If you want to understand how JTable decides which cell renderer to use,
    look in JTable.getCellRendrer (snippet below from Java 1.4 source):

    public TableCellRenderer getCellRenderer(int row, int column) {
    TableColumn tableColumn = getColumnModel().getColumn(column);
    TableCellRenderer renderer = tableColumn.getCellRenderer();
    if (renderer == null) {
    renderer = getDefaultRenderer(getColumnClass(column));
    }
    return renderer;
    }

    If your table model implement the TableModel.getColumnClass method to
    return the special class you have for relevant column, you can register
    your special renderer as a default renderer for that class. Note that if
    you use DefaultTableModel it will just return Object.class for all
    columns, which again means that only the default renderer registered for
    Object.class will ever be used by the table. So, for default renderers
    to be found the table model must return the right class.

    Alternatively you can register your renderer with the table column. This
    can for instance be useful if you have two columns with same class you
    want to render with different renderers or if you dont want to "polute"
    your table model with knowledge of column classes.

    As to the definition of the renderer itself there are several ways to do
    it depending on what you want. A fairly simple solution is to make a
    wrapper renderer that delegates as much as possible, like

    final TableCellRenderer r = table.getDefaultRenderer(String.class);
    table.setDefaultRenderer(Special.class, new TableCellRenderer() {
    public Component getTableCellRendererComponent(...) {
    Color bg = figureOutBackgroundColor(value);
    Component c = r.getTableCellRendererComponent(...);
    c.setBackground(bg);
    return c;
    }
    });

    This assumes that your Special class uses toString() to construct the
    textual value for the cell. If you want to use another method, say,
    Special.getBalance() which for instance returns a Float, you can do

    final TableCellRenderer r = table.getDefaultRenderer(Float.class);
    table.setDefaultRenderer(Special.class, new TableCellRenderer() {
    public Component getTableCellRendererComponent(...) {
    Color bg = figureOutBackgroundColor(value);
    value = ((Special)value).getBalance();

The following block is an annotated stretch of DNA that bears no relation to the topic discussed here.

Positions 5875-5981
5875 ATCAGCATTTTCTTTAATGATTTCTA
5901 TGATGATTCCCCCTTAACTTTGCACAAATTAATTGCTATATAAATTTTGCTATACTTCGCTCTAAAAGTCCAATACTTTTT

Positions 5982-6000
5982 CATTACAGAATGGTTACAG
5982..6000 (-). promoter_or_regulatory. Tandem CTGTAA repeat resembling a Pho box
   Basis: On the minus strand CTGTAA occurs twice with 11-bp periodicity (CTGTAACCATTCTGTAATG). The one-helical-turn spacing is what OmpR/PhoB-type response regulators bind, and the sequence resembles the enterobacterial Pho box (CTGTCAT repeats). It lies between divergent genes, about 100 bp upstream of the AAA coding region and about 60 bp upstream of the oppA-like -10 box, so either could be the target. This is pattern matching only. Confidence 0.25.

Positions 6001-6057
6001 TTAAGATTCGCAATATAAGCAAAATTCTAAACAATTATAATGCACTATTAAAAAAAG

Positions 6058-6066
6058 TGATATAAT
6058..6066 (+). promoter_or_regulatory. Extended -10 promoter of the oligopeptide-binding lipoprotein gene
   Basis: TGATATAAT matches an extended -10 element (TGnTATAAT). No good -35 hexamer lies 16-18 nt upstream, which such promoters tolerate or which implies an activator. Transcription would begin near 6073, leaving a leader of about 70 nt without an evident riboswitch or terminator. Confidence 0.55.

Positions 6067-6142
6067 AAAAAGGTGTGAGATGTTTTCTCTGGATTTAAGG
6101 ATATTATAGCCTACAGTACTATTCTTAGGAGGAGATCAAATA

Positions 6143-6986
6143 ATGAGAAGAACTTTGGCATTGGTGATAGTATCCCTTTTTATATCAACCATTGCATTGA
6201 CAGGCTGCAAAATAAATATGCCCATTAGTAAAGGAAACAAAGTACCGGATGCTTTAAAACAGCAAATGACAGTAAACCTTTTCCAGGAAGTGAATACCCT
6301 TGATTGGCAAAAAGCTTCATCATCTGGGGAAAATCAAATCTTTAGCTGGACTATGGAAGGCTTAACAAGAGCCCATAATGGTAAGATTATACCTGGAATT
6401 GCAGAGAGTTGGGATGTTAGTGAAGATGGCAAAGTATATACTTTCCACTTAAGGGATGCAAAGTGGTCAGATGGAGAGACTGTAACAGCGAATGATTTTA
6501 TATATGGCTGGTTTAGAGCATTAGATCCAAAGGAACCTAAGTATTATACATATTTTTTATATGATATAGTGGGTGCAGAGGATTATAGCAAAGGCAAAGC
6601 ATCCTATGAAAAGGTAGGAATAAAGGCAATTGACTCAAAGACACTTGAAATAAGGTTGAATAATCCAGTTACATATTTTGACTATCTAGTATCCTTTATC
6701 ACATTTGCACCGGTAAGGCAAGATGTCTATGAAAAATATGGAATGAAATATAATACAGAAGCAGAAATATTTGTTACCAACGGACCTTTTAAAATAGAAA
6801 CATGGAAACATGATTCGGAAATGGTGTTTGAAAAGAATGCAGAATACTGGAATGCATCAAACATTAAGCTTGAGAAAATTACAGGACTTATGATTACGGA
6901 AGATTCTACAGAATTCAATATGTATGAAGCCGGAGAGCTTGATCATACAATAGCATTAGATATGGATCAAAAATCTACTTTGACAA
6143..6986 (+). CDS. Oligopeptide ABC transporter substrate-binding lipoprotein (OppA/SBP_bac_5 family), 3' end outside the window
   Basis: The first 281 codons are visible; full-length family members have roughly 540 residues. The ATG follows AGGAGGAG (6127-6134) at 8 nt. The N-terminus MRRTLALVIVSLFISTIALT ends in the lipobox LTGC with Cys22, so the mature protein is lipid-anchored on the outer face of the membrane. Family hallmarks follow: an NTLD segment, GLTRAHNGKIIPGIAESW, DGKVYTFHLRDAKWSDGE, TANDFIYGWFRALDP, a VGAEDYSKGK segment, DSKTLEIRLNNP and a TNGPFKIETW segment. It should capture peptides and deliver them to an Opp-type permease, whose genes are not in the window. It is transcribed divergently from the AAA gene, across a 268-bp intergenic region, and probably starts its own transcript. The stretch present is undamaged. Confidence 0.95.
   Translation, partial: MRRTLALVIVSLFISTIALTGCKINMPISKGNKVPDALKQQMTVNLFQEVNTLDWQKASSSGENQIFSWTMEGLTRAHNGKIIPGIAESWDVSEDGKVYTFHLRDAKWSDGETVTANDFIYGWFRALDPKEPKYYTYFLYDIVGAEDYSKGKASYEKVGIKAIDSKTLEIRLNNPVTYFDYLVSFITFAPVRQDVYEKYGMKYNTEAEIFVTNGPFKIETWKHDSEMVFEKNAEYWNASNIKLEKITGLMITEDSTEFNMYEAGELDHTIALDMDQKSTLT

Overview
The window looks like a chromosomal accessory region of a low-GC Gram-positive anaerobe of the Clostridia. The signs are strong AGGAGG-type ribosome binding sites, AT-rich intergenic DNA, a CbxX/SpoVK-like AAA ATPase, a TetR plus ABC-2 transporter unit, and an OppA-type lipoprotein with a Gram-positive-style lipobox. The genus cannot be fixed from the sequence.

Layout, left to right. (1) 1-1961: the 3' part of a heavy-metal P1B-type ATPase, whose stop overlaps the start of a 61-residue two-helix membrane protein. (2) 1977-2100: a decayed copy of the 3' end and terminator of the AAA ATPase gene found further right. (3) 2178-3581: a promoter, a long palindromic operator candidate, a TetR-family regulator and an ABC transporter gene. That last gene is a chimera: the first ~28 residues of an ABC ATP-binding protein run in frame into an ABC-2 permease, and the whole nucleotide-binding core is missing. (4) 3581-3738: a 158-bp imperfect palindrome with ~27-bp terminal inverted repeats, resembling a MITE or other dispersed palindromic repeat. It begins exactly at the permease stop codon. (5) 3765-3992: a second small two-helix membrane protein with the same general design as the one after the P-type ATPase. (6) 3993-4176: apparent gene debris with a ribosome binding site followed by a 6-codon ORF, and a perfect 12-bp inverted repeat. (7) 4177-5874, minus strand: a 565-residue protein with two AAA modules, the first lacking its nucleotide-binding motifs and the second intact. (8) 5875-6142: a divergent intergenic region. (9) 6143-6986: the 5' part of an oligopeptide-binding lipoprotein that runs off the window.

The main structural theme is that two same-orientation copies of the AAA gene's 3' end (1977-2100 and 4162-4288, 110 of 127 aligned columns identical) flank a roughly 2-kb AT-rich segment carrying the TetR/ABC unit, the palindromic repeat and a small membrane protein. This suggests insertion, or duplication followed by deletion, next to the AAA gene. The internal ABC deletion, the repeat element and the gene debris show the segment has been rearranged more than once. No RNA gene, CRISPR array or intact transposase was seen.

Component c = r.getTableCellRendererComponent(...);
    c.setBackground(bg);
    return c;
    }
    });


    If you want to make sure your cell renderering appears as a standard
    string renderer with just the changed background, you can extend from
    DefaultTableCellRenderer instead of using delegation:

    table.setDefaultRenderer(Special.class, new DefaultTableCellRenderer() {
    public Component getTableCellRendererComponent(...) {
    Component c = super.getTableCellRendererComponent(...);
    c.setBackground(figureOutBackgroundColor(value));
    return c;
    }
    });



    Regards,
    --
    Filip Larsen
     
    Filip Larsen, Jan 20, 2008
    #4
  5. Hal Vaughan

    Hal Vaughan Guest

    Thanks for a lot of good info!

    Hal

    Filip Larsen wrote:

    > Hal Vaughan skrev:
    >
    >> Answering my own questions:
    >>
    >> Yes, it's necessary to create a special table cell rendering class to do
    >> this. To change the color of any cells, you've got to create your own
    >> renderer, then use JTable.setDefaultRenderer(Class columnClass,
    >> TableCellRenderer renderer). What confuses me is that this takes two
    >> arguments, the first works for me if I just use Object.class. If someone
    >> can clue me in with what the heck goes on with that, I'd appreciate it.

    >
    > You set default renderers with JTable.setDefaultRenderer and column
    > renderes with TableColumn.setCellRenderer, where the table column for
    > instance can be found using
    > JTable.getColumnModel().getColumn(columnIndex).
    >
    > If you want to understand how JTable decides which cell renderer to use,
    > look in JTable.getCellRendrer (snippet below from Java 1.4 source):
    >
    > public TableCellRenderer getCellRenderer(int row, int column) {
    > TableColumn tableColumn = getColumnModel().getColumn(column);
    > TableCellRenderer renderer = tableColumn.getCellRenderer();
    > if (renderer == null) {
    > renderer = getDefaultRenderer(getColumnClass(column));
    > }
    > return renderer;
    > }
    >
    > If your table model implement the TableModel.getColumnClass method to